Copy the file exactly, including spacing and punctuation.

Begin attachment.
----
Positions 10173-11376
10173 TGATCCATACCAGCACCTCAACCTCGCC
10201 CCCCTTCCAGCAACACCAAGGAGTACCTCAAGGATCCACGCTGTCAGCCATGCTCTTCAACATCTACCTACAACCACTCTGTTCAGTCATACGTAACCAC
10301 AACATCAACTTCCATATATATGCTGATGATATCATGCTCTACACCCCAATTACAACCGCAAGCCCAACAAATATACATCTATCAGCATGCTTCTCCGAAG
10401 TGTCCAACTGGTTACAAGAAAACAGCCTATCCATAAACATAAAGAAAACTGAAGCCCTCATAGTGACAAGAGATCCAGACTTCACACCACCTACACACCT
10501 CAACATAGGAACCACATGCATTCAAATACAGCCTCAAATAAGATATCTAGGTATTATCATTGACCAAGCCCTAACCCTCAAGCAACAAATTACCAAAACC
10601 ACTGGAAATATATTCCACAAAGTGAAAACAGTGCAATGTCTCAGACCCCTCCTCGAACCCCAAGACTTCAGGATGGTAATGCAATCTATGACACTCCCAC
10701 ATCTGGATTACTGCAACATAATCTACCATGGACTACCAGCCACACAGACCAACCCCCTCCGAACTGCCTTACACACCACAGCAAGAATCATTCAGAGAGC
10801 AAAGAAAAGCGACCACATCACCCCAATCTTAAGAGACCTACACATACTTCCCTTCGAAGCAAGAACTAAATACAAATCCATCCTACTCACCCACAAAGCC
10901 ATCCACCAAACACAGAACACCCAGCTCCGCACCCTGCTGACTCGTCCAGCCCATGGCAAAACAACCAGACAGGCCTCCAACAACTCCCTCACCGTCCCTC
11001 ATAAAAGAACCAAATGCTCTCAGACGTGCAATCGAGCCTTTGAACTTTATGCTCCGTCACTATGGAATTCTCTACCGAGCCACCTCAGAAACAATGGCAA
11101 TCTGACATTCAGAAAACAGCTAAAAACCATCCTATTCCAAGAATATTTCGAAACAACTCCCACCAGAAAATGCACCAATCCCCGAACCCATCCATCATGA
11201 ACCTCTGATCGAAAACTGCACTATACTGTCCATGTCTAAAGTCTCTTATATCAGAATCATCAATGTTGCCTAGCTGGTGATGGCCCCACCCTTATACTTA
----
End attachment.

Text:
Positions 10173-11376
10173 TGATCCATACCAGCACCTCAACCTCGCC
10201 CCCCTTCCAGCAACACCAAGGAGTACCTCAAGGATCCACGCTGTCAGCCATGCTCTTCAACATCTACCTACAACCACTCTGTTCAGTCATACGTAACCAC
10301 AACATCAACTTCCATATATATGCTGATGATATCATGCTCTACACCCCAATTACAACCGCAAGCCCAACAAATATACATCTATCAGCATGCTTCTCCGAAG
10401 TGTCCAACTGGTTACAAGAAAACAGCCTATCCATAAACATAAAGAAAACTGAAGCCCTCATAGTGACAAGAGATCCAGACTTCACACCACCTACACACCT
10501 CAACATAGGAACCACATGCATTCAAATACAGCCTCAAATAAGATATCTAGGTATTATCATTGACCAAGCCCTAACCCTCAAGCAACAAATTACCAAAACC
10601 ACTGGAAATATATTCCACAAAGTGAAAACAGTGCAATGTCTCAGACCCCTCCTCGAACCCCAAGACTTCAGGATGGTAATGCAATCTATGACACTCCCAC
10701 ATCTGGATTACTGCAACATAATCTACCATGGACTACCAGCCACACAGACCAACCCCCTCCGAACTGCCTTACACACCACAGCAAGAATCATTCAGAGAGC
10801 AAAGAAAAGCGACCACATCACCCCAATCTTAAGAGACCTACACATACTTCCCTTCGAAGCAAGAACTAAATACAAATCCATCCTACTCACCCACAAAGCC
10901 ATCCACCAAACACAGAACACCCAGCTCCGCACCCTGCTGACTCGTCCAGCCCATGGCAAAACAACCAGACAGGCCTCCAACAACTCCCTCACCGTCCCTC
11001 ATAAAAGAACCAAATGCTCTCAGACGTGCAATCGAGCCTTTGAACTTTATGCTCCGTCACTATGGAATTCTCTACCGAGCCACCTCAGAAACAATGGCAA
11101 TCTGACATTCAGAAAACAGCTAAAAACCATCCTATTCCAAGAATATTTCGAAACAACTCCCACCAGAAAATGCACCAATCCCCGAACCCATCCATCATGA
11201 ACCTCTGATCGAAAACTGCACTATACTGTCCATGTCTAAAGTCTCTTATATCAGAATCATCAATGTTGCCTAGCTGGTGATGGCCCCACCCTTATACTTA